Five Soviet dissidents have been released from Jail and flown to the United States in exchange for two Russians convicted of spying in the United States.
Five Soviet dissidents have been released from Jail and flown to the United States in exchange for two Russians convicted of spying in the United States. Most prominent among the five freed was 43-year-old Alexander Ginzburg, who led a group trying to monitor the Soviet Union's compliance with human rights agreements. Last year Ginzburg was sentenced to eight years jail after a widely-publicised trial. The five men were unaware that they were going to New York until a few hours before they were flown there on Saturday (28 April). At a news conference in New York shortly after their arrival, the dissidents spoke of their new-found freedom.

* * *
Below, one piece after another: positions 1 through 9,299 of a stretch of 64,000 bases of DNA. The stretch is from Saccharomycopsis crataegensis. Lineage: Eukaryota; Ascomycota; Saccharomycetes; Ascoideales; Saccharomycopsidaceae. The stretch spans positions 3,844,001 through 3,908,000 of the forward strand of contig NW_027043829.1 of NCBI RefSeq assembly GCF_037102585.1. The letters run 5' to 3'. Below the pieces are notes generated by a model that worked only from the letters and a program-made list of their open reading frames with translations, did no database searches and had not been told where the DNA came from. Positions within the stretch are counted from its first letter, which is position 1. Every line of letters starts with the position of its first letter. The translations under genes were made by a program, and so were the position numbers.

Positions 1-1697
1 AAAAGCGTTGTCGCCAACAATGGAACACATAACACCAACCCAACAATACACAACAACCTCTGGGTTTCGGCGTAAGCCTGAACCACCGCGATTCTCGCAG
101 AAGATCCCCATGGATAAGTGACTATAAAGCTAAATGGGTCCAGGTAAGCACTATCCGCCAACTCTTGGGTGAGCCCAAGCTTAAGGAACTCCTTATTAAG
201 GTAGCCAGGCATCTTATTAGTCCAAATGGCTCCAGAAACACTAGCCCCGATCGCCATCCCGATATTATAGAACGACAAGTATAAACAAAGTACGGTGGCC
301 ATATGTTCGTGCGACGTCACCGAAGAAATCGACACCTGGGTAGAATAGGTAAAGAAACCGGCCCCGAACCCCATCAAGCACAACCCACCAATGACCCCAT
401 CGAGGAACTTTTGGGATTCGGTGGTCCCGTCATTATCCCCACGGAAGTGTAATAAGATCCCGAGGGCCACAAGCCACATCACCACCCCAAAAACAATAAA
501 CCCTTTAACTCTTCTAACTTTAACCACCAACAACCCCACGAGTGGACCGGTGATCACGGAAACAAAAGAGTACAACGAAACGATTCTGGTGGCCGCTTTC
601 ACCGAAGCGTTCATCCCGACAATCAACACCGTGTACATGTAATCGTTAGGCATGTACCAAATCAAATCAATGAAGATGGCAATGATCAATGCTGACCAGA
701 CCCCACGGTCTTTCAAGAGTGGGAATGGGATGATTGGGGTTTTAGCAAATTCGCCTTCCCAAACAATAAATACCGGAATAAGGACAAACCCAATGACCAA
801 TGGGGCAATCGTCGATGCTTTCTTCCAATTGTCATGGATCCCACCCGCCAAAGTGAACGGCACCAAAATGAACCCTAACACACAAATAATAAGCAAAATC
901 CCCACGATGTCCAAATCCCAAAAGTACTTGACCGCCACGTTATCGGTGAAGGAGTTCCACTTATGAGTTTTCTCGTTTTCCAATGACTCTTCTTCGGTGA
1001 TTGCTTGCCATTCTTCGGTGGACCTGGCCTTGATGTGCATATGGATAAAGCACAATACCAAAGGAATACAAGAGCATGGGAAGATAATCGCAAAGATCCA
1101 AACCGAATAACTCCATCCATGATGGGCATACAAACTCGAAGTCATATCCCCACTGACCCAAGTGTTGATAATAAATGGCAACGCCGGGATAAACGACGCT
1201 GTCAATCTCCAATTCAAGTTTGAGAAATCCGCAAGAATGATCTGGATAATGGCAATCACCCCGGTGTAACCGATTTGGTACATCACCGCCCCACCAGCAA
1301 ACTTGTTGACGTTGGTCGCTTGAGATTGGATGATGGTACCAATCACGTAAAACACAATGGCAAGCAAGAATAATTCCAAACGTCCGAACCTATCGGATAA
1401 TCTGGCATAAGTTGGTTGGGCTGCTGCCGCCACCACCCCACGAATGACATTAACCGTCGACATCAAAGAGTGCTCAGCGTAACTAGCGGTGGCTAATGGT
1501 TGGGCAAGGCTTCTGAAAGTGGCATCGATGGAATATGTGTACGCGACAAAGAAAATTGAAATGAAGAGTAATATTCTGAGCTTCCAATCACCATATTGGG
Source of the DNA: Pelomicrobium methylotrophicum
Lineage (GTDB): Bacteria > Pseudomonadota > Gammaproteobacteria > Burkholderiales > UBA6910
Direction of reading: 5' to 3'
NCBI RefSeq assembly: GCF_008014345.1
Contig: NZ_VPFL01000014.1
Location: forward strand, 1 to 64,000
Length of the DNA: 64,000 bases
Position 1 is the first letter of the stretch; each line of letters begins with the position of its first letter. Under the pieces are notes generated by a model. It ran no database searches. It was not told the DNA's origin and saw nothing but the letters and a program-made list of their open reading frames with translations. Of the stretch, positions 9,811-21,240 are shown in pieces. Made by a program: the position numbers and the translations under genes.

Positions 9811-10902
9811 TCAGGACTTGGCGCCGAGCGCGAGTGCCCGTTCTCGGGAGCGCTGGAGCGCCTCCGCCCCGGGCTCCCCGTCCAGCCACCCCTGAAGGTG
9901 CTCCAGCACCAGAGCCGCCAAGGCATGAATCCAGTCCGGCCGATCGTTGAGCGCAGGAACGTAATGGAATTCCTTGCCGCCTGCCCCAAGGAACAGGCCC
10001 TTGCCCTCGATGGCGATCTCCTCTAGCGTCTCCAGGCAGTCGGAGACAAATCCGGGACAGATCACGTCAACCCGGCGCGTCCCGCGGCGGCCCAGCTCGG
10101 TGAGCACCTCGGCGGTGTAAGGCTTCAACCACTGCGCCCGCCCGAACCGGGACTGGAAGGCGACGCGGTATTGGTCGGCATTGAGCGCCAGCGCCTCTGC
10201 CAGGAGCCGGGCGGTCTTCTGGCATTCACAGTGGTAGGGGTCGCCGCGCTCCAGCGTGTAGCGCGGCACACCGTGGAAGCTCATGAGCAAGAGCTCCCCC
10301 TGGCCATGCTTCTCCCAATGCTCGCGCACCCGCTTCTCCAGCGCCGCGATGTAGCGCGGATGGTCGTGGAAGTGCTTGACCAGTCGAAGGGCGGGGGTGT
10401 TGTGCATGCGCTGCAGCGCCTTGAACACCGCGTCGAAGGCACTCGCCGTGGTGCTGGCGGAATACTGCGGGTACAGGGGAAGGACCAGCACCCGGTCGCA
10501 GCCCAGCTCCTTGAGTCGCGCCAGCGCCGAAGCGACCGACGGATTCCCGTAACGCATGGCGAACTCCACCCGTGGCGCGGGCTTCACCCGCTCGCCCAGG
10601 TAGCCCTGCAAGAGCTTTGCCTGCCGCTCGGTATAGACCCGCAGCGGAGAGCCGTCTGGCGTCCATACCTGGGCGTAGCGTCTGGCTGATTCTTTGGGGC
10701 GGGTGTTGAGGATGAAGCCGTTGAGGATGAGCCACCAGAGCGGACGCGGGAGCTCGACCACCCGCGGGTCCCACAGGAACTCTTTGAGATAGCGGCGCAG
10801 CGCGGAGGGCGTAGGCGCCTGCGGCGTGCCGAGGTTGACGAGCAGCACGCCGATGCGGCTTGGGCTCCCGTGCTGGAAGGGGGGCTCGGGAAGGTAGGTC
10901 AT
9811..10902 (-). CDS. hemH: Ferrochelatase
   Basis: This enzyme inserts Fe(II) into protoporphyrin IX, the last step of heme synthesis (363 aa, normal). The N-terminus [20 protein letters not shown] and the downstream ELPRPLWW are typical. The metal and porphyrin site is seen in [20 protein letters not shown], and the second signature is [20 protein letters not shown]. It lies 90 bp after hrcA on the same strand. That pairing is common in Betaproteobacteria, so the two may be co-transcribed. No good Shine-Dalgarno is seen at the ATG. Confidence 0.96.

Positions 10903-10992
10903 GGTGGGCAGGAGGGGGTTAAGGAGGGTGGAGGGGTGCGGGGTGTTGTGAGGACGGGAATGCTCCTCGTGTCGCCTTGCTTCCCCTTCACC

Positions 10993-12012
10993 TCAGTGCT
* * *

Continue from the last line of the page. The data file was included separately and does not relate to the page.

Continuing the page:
SYNOPSIS: The dissidents were introduced to newsmen. With Ginzburg were Valentin Moroz, Pastor Georgi Vins, Mark Dymshits and Edward Kuznetsov. Reuters news agency said they appeared in good physical condition, although life in the labour camps where they were held is harsh, and they had suffered severs psychological pressure. All except Ginzburg had been sentenced to ten to fifteen years or more of hard labour and exile. Moroz said that, three years ago, soldiers beat him up, but the others suffered no overt violence. Mr. Ginzburg was to appeal to newsmen to publicise the cases of his fellow prisoners of conscience still in the Soviet Union. Mr. Kuznetsov began a long and impassioned speech with thanks to the United States.